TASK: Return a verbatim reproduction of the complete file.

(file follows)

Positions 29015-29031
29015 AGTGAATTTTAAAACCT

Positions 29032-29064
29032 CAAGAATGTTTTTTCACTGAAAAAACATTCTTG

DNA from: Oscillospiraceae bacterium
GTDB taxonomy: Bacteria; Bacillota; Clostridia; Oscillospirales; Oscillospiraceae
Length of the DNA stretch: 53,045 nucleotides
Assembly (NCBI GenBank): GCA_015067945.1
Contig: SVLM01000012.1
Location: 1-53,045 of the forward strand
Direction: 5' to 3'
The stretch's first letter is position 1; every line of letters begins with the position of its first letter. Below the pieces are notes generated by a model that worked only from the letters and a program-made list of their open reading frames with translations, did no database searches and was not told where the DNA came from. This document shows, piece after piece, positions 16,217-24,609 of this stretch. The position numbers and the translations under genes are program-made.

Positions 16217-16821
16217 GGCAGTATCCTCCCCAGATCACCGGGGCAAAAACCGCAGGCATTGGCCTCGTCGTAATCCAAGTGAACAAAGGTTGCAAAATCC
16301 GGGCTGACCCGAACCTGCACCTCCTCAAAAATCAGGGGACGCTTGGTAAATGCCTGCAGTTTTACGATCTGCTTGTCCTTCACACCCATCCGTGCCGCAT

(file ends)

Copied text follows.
Positions 29015-29031
29015 AGTGAATTTTAAAACCT

Positions 29032-29064
29032 CAAGAATGTTTTTTCACTGAAAAAACATTCTTG

DNA from: Oscillospiraceae bacterium
GTDB taxonomy: Bacteria; Bacillota; Clostridia; Oscillospirales; Oscillospiraceae
Length of the DNA stretch: 53,045 nucleotides
Assembly (NCBI GenBank): GCA_015067945.1
Contig: SVLM01000012.1
Location: 1-53,045 of the forward strand
Direction: 5' to 3'
The stretch's first letter is position 1; every line of letters begins with the position of its first letter. Below the pieces are notes generated by a model that worked only from the letters and a program-made list of their open reading frames with translations, did no database searches and was not told where the DNA came from. This document shows, piece after piece, positions 16,217-24,609 of this stretch. The position numbers and the translations under genes are program-made.

Positions 16217-16821
16217 GGCAGTATCCTCCCCAGATCACCGGGGCAAAAACCGCAGGCATTGGCCTCGTCGTAATCCAAGTGAACAAAGGTTGCAAAATCC
16301 GGGCTGACCCGAACCTGCACCTCCTCAAAAATCAGGGGACGCTTGGTAAATGCCTGCAGTTTTACGATCTGCTTGTCCTTCACACCCATCCGTGCCGCAT